If Ubuntu/Canonical wants to modify the source code of a software package and get their patch upstream so they don't have to continuously carry it from version to version... they should be dealing with the direct upstream software and NOT Debian. Debian is not going to be a patch middleman between Ubuntu and an upstream software project.
If you are talking Debian produced software packages or packaging related changes that are distro specific... then it would be appropriate for Ubuntu to go through Debian.
So the claim that you can't see Ubuntu because they are go through Debian is just wrong. I don't think anyone from Ubuntu/Canonical nor Debian would claim that.
It is my understanding that LWN started doing this type of analysis on the Linux kernel some time ago, scripts that I believe GKH is using and has perhaps improved upon. I bring this up because LWN's findings have been exactly the same so far as I can tell. When Jon started publishing articles with his results I emailed asking why Ubuntu/Canonical and Debian didn't show up anywhere. If there was a flaw in the way he was gathering the data that was somehow excluding Ubuntu/Canonical and Debian... or if it was basically harder to identify them if some developers were using non-organizational email addresses. I believe Jon's answer was basically... no, I don't think I have a flaw and I don't think that their developers are being attributed to other catagories (like unknown or independent)... and that it just appears they do not contribute much to upstream kernel development. Now, I don't want to speak for Jon... so he can certainly clarify if he wants to. :)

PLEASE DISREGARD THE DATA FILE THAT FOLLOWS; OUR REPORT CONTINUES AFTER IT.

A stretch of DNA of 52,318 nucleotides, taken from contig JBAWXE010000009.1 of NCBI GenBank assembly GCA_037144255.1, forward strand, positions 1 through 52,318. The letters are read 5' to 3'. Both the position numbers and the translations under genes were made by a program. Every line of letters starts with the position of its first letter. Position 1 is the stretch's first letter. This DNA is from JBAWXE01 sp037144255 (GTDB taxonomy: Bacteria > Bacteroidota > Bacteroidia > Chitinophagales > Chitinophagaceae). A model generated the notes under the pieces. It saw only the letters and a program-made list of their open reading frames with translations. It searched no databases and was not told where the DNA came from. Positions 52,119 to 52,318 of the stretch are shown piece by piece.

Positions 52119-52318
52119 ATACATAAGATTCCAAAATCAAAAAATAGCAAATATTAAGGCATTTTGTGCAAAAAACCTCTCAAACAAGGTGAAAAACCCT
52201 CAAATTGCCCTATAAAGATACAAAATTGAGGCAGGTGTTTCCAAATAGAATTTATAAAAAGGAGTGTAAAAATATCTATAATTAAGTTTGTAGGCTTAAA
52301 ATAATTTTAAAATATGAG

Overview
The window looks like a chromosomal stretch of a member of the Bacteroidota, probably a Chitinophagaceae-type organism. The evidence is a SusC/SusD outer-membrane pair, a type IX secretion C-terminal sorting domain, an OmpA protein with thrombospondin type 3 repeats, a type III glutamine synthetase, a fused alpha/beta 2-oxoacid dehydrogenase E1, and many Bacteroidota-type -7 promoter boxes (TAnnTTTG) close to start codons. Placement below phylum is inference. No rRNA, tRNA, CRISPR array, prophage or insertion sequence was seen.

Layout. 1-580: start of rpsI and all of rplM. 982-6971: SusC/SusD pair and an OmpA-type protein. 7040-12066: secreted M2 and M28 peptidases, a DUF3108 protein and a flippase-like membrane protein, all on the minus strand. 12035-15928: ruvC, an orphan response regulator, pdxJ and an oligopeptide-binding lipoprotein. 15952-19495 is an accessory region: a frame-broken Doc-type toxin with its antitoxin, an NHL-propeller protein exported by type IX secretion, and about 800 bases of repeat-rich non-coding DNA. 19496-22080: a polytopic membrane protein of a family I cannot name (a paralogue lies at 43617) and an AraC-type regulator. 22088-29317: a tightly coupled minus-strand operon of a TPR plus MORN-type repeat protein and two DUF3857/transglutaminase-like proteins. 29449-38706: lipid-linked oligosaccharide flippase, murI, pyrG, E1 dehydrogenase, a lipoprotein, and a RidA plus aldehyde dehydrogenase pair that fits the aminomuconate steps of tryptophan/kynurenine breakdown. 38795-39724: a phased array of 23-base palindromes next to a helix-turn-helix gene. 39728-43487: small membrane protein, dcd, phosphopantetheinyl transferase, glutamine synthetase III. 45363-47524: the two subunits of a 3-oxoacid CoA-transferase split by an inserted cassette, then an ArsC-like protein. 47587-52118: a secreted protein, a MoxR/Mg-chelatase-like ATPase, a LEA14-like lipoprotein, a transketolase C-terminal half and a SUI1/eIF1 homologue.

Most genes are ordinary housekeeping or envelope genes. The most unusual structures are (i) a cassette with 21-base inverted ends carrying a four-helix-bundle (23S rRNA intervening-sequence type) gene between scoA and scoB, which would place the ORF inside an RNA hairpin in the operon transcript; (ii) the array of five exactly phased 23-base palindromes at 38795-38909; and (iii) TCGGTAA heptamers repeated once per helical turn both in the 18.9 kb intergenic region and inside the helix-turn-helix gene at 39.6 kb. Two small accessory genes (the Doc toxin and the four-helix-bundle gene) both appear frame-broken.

Here is a clarification I want to make though... the blog posting protesting GKH's presentation says that his data is flawed and inaccurate with regards to Ubuntu/Canonical. It isn't that it is somehow flawed JUST toward them... but that it isn't perfect and is flawed in general. Measuring what he is trying to measure is quite difficult. Jon has pointed out near the beginning when he started reporting on the kernel... that there was no perfect way to measure... but that it was worth trying to measure even if flawed... and can certainly be improved over time. The methodology they use is the best they have been able to come up with.
I don't think adding meters like... how many patches per capita/employees... and is going to offer useful information... but if the consensus is to add such things, be my guest. It would probably be just as useful as adding patches as a percentage of userbase size.